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Bessie Bishop bought her 10-year-old Taurus in 2014 at a CarHop lot in St. Louis County. The salesman called it a “good car.” She agreed to pay $8,200, signing a note at 20 percent interest.

Later, she took it in for an oil change. The mechanic got a surprise when he looked underneath.

“There was no floor in the car. There were big holes where it all rusted out,” she said.

The passenger side footwell consisted of nothing but carpet and padding. Underneath was only air. Other parts were also rusted away.

A car with no floor is too dangerous to drive, and Bishop, of Woodson Terrace, was still on the hook for the debt.

“I had to keep driving. I needed to go to work,” said Bishop, who still works at Kmart at age 74.

Rob Swearingen, an attorney with Legal Services of Eastern Missouri, filed suit against Interstate Auto Group, parent of CarHop. He settled the case for $7,500, and Bishop’s debt was erased.

“That helped a lot,” said Bishop, who is now driving another car.

Swearingen sued under the Missouri Merchandising Practices Act, a half-century-old law that prohibits deceptive and unfair practices in business. That law now faces a likely defanging at the hands of the Missouri Legislature.

A Senate committee approved a bill with big changes, and it is now awaiting a vote of the Senate.

“It’s looking like it’s going to sail right through,” said Cara Spencer, executive director of the Consumers Council of Missouri and a St. Louis alderman.

The bill is sponsored by Sen. Ron Richard, R-Joplin, the speaker pro tem of the Senate.

The change would exempt auto dealers, payday and title lenders, finance companies, cable and phone companies and a host of other businesses from being sued for violating the act.

Any company regulated by any government agency would be exempt from the law. Consumers couldn’t use the act to sue for anything that happens after a sale closes, such as a wrongful car repossession, consumer lawyers say.

Those lawyers are blowing things out of proportion, says Brian Bunten, general counsel for the Missouri Chamber of Commerce. Consumers could still sue all those businesses, he said. They’d simply have to use other laws governing those industries. “This bill does not preclude making claims against an auto dealer,” Bunten said.

But consumer lawyers say it’s easier to win under the Merchandising Practices Act. They could still sue for fraud, they note, but fraud is harder to prove than “false promise, misrepresentation” or “unfair practices” covered by the act.

“I use the Merchandising Practices Act all the time to protect consumers in used car sales,” Swearingen said.

It’s also easier for lawyers to get themselves paid under the Merchandising Practices Act. The act currently makes the errant company pay the consumer’s lawyer’s fee if the consumer wins the case, tempting lawyers to take them on. That’s not available under other laws.

Consumers usually can’t afford to pay lawyers by the hour. When lots of money is at stake, lawyers will agree to take a third of what they collect as payment. But the stakes in consumer cases are too small to make that attractive. Swearingen says a typical recovery in a used car case might be $5,000 to $10,000.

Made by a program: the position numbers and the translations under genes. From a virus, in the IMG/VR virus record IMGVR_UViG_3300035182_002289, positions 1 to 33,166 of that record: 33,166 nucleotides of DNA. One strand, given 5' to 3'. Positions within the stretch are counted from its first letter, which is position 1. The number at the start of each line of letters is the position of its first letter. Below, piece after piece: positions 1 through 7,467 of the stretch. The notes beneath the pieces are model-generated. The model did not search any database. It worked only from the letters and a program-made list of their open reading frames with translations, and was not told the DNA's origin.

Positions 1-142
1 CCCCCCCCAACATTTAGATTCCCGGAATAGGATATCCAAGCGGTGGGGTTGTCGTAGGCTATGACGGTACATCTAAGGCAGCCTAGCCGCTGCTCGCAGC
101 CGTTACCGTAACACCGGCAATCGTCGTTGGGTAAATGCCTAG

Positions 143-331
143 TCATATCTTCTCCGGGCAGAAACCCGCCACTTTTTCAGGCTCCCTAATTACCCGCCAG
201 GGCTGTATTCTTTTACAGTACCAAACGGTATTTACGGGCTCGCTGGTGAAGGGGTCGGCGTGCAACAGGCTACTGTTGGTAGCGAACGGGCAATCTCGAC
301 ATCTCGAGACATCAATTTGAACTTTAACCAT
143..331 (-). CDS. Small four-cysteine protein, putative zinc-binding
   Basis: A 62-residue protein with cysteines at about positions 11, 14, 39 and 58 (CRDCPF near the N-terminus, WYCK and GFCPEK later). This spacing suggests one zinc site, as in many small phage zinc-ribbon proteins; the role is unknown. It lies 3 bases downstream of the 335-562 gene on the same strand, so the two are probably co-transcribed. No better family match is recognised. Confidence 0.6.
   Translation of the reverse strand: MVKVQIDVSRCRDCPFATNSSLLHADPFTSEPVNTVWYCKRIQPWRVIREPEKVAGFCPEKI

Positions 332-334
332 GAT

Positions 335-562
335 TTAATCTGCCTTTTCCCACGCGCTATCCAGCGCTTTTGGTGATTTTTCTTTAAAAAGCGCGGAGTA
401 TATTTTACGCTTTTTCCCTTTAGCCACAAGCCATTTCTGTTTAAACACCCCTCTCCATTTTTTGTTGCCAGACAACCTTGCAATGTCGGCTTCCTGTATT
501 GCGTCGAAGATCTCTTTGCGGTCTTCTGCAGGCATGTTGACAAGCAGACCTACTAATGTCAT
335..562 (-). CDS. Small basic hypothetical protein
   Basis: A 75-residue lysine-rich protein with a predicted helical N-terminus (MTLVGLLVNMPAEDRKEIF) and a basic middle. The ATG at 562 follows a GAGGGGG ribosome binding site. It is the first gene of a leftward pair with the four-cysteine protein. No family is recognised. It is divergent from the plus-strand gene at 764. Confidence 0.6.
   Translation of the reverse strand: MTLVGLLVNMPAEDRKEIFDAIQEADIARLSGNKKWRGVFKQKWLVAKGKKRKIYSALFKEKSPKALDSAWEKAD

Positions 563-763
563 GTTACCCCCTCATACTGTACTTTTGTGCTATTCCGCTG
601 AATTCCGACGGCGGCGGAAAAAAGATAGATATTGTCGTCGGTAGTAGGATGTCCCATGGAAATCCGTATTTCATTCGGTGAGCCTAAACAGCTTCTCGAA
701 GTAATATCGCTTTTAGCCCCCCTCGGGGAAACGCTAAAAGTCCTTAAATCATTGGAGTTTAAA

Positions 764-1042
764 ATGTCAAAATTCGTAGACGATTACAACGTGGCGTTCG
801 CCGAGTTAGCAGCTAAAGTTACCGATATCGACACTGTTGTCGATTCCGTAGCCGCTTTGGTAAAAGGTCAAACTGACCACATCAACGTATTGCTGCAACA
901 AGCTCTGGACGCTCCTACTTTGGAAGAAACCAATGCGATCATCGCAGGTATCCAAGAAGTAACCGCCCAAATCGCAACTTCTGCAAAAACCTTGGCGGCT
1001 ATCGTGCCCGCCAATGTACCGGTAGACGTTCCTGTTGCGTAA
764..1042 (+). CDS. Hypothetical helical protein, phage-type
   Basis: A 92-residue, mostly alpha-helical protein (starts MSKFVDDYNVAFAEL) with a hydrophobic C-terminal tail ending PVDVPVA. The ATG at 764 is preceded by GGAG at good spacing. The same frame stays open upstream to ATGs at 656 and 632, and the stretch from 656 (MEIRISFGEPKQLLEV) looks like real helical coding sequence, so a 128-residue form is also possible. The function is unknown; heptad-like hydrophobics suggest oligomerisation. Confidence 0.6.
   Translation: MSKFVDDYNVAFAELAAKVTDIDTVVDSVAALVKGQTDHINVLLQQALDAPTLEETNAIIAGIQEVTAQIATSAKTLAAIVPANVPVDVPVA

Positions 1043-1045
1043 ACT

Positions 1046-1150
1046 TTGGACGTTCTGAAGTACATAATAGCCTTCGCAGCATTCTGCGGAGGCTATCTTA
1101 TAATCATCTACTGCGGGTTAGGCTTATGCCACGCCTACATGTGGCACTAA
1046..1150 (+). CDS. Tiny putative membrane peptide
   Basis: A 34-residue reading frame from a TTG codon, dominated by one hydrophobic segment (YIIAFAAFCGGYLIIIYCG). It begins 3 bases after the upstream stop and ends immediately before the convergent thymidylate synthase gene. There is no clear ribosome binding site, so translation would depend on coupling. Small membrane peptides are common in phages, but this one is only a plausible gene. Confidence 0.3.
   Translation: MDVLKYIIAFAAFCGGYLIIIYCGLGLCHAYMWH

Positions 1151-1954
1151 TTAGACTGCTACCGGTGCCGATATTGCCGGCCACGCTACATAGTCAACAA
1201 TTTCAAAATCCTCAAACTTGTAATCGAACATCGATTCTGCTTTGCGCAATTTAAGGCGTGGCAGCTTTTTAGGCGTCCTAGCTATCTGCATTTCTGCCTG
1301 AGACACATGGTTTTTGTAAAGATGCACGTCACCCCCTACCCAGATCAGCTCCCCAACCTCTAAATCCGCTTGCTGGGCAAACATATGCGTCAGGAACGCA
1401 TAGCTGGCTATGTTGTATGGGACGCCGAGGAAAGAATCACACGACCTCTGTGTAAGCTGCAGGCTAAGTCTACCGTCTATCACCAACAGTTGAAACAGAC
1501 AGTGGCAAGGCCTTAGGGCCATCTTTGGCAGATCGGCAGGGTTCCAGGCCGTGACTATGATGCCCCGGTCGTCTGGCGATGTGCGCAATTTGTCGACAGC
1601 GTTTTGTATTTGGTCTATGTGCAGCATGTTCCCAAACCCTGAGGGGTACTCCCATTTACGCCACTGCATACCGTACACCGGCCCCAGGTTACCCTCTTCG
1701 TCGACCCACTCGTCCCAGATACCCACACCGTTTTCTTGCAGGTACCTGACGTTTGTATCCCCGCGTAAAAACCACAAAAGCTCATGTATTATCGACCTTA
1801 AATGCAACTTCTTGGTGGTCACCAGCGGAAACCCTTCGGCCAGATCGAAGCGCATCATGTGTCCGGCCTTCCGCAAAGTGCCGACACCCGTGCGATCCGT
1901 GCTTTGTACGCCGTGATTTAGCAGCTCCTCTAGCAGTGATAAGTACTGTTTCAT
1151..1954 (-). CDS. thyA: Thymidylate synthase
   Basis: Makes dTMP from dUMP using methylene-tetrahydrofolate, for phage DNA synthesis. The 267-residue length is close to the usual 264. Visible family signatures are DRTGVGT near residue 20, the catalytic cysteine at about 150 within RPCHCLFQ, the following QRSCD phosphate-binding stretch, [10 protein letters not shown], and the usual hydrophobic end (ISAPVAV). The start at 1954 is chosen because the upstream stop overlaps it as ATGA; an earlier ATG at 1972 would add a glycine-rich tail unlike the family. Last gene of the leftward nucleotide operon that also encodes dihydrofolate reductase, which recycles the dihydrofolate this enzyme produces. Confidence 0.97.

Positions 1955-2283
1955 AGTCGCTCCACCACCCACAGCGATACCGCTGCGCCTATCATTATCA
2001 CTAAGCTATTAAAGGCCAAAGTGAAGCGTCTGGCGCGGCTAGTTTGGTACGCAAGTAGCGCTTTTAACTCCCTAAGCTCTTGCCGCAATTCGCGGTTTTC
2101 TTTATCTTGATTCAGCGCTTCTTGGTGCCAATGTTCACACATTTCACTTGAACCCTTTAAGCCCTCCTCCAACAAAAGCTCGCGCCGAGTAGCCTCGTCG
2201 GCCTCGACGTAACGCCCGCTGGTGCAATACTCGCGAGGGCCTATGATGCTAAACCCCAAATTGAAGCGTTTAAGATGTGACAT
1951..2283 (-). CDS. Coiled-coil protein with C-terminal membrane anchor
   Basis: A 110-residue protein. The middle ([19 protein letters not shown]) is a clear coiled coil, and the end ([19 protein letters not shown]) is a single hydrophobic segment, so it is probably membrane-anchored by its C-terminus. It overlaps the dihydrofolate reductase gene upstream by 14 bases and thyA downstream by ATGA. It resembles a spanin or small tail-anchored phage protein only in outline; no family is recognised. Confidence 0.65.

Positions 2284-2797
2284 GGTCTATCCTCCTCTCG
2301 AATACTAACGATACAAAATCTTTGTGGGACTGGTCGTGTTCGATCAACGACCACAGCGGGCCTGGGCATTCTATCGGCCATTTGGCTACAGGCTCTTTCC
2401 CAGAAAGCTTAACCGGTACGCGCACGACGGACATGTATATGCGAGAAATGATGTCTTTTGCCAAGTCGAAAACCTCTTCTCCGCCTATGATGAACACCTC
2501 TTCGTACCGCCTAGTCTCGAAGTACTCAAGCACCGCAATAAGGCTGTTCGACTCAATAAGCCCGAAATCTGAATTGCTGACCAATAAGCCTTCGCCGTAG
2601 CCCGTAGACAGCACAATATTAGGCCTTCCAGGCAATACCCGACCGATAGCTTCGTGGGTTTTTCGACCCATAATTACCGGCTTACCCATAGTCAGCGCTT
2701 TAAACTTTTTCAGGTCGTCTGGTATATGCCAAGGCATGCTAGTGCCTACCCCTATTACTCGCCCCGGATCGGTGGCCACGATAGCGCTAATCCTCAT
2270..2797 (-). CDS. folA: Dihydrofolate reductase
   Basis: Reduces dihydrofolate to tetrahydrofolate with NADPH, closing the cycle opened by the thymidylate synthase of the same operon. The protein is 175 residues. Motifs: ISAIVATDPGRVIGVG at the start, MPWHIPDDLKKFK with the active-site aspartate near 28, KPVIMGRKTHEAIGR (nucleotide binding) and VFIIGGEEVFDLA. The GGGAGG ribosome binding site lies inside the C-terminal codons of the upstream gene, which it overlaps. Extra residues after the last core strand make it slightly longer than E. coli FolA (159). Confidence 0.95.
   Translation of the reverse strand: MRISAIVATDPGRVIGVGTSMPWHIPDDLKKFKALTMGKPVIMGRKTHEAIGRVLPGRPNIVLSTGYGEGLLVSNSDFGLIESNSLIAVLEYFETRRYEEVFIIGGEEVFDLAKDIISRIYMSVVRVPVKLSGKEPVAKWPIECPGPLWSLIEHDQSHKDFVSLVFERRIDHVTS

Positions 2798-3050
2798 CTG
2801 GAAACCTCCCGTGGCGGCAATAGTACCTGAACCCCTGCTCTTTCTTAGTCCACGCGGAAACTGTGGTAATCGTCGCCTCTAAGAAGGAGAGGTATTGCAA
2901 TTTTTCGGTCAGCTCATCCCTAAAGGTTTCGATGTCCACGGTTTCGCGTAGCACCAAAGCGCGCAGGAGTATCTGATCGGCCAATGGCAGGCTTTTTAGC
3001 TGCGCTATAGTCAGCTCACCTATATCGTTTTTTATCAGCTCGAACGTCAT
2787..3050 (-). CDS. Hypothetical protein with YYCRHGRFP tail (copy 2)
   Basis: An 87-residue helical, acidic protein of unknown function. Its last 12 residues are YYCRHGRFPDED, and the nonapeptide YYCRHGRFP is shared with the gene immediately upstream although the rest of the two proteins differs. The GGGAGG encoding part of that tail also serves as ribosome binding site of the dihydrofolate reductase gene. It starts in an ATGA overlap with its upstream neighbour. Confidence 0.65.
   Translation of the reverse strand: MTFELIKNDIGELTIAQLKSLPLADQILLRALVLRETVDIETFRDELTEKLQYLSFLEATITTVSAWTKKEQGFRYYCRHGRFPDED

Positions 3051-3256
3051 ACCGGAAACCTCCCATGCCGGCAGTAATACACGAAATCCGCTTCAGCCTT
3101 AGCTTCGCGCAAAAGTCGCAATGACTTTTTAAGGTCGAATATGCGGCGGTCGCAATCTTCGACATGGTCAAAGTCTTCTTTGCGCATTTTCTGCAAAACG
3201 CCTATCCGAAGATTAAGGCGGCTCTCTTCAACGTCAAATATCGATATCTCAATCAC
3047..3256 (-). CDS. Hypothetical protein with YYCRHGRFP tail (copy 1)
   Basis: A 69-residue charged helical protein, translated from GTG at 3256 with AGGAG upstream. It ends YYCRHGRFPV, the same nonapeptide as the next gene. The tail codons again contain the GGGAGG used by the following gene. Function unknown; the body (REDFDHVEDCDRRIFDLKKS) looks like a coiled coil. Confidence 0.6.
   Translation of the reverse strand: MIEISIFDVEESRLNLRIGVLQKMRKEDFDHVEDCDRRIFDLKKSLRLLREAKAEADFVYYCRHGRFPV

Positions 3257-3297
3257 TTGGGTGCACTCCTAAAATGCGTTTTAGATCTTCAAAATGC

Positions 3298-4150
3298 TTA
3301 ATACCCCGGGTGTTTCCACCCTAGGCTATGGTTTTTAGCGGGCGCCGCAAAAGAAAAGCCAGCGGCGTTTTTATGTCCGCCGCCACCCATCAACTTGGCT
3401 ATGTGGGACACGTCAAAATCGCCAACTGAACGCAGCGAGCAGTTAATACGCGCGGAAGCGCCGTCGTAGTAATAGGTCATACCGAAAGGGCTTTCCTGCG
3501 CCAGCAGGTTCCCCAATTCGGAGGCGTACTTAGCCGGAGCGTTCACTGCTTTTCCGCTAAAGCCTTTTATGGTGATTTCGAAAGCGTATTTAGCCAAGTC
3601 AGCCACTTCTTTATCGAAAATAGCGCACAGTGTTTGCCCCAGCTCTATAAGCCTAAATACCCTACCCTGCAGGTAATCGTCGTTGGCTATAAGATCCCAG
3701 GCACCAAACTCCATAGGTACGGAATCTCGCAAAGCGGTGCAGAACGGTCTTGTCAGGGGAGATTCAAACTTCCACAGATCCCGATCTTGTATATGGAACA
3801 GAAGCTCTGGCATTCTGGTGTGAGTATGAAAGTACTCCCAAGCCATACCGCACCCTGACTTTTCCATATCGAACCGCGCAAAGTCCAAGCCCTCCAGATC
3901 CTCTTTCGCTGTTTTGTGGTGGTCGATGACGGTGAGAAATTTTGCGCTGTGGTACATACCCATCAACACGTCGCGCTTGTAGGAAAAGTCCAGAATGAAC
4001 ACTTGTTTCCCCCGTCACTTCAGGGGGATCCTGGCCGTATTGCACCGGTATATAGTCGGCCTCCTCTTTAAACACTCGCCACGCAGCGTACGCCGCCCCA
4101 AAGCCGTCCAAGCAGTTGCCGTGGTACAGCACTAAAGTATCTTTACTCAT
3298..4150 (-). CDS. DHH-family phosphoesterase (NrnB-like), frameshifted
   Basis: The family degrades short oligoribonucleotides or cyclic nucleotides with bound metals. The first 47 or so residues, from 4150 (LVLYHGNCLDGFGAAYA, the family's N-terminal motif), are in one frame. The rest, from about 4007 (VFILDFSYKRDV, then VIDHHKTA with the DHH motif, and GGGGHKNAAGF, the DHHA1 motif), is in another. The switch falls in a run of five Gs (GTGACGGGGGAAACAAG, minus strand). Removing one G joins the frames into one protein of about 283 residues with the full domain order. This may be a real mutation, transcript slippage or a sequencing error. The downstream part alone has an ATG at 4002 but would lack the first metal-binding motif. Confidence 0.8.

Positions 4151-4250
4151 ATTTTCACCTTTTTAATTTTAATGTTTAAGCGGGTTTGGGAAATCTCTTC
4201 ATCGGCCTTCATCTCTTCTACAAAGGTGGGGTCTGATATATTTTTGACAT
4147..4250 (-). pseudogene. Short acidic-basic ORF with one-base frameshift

“The only incentive for attorneys like me to take these cases is if we can collect attorney fees,” said St. Louis lawyer Mitch Stoddard, who sues car dealers. If the law is changed, he said he may give up and move back to his native Canada. “I know a number of car dealers who would be glad to see me go,” he said.

Proponents of change say lawyers such as Stoddard have overplayed their hands. They are stretching the statute to cover things it shouldn’t, said Heidi Kolkmeyer, legislative director for the Senate’s Republican majority caucus. “It has gotten so broad and easy to litigate under,” she complained.

Class-action lawsuits are the biggest worry, she said, and some are ridiculous. Bunten cites a Kansas City class-action suit that complains that people who buy high-grade gasoline sometimes get a little low-grade gasoline left in the pump hose from the previous customer.

“We see a lot of frivolous litigation where the hurdle to succeed in the courtroom is pretty low,” Bunten said.

Class-action cases accuse companies of doing a little bit of harm to hundreds or thousands of people. Although each consumer might get only a small recovery, fees for lawyers frequently run in the millions of dollars.

The bill would make consumer class actions much harder to win. Each person would have to prove that they acted because of a deceptive statement and prove how much they lost. “With 100 people in the class, you’d have 100 trials,” said Dave Angle, a lawyer who files consumer suits in Columbia. “It essentially makes class actions a nonstarter.”

Bunten said most people would get by with filling out a form.

Kolkmeyer complains that the number of consumer cases is mushrooming. She cited a study by the Searle Civil Justice Institute, which reported 75 consumer protection cases filed in Missouri in 2013, a 15 percent increase over the previous year. Her opponents say the most cases ever filed under the Merchandising Practices Act was 53 filed in 2010.

Those numbers don’t include the number of threatening letters from lawyers, says Bunten. The threat alone prompts business owners to “cut a check and be done with it,” he said.

Don Griffin, a spokesman for CarHop, said he “doesn’t necessarily agree” with the description contained in Bessie Bishop’s lawsuit. He noted that the company offers an 18,000-mile warranty on used cars and a seven-day money-back return policy. “We do stand behind our product,” he said.